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"How did you get in here, Rafe?" Not the brightest of questions under the circumstances, but the only coherent one Margaret could come up with in that moment. She was so stunned, she could barely think at all.
"Your neighbor across the hall took pity on me when she found out I'd come all this way just to see you and you weren't here. It seems the two of you exchanged keys in case one of you got locked out. She let me in."
"It looks like I'd better start leaving my spare key with one of the other neighbors. Someone who has a little more common sense."
"Come on in and close the door, Maggie. We have a lot to talk about."
"You're wrong, Rafe. We have nothing to talk about." She stood where she was, refusing to leave the uncertain safety of the lighted hall.
"Are you afraid of me, Maggie?" Rafe's voice was cut glass and black velvet in the darkness. There was a soft, Southwestern drawl in it that only served to heighten the sense of danger. It was the voice of a gun-fighter inviting some hapless soul to his doom in front of the saloon at high noon.
Margaret said nothing. She'd already been involved in one showdown with Rafe and she'd lost.
Rafe's smile grew slightly more menacing as he reached out and flicked on the light beside his chair. It gleamed off his dark brown hair and threw the harsh, aggressive lines of his face into stark relief. His gray, Western-cut jacket was slung over a convenient chair and his long-sleeved white shirt was open at the throat. Silver and turquoise gleamed in the elaborate buckle of the leather belt that circled his lean waist.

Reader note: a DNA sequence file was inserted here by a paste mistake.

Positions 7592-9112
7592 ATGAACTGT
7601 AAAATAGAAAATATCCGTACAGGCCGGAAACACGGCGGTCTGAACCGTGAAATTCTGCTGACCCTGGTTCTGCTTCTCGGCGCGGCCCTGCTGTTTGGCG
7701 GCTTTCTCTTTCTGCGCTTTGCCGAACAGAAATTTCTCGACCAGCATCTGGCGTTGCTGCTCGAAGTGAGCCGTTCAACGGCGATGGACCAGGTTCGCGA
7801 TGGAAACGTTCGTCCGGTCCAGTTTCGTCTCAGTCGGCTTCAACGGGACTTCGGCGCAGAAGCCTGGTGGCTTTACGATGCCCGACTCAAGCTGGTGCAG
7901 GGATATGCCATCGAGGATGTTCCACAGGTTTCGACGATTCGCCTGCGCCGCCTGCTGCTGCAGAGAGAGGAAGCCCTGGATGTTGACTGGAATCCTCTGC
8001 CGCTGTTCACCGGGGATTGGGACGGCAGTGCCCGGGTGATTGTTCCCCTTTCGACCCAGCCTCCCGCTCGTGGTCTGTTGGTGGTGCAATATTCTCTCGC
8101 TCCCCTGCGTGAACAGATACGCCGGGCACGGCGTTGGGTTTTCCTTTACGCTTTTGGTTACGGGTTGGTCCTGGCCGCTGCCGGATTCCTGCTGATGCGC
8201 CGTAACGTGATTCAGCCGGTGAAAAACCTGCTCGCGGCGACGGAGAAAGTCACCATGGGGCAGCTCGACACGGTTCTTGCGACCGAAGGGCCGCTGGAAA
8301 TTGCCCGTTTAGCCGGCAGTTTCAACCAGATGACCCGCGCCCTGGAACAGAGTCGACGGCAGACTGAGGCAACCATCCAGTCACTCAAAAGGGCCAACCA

"There's no need to be afraid of me, Maggie. Not now."
The not so subtle taunt had the effect Margaret knew Rafe intended it to have. She moved slowly into the foyer and closed the door behind her. For an instant she was angry with herself for obeying him. Then she reminded herself that this was her apartment.
"I suppose there's not much point in telling you I don't want you here?" she asked as she tossed her small golden purse down onto a white lacquer table.
"You can kick me out later. After we've talked. Why don't you pour yourself a brandy for your nerves and we'll continue this conversation in a civilized manner."
She glanced at the glass he held in one hand and realized he'd found her Scotch. The bottle had been left over from last year. No one she knew drank Scotch except Rafe Cassidy and her father. "You were never particularly civilized."
"I doubt it."
"Pour the brandy, Maggie, love," he advised a little too gently.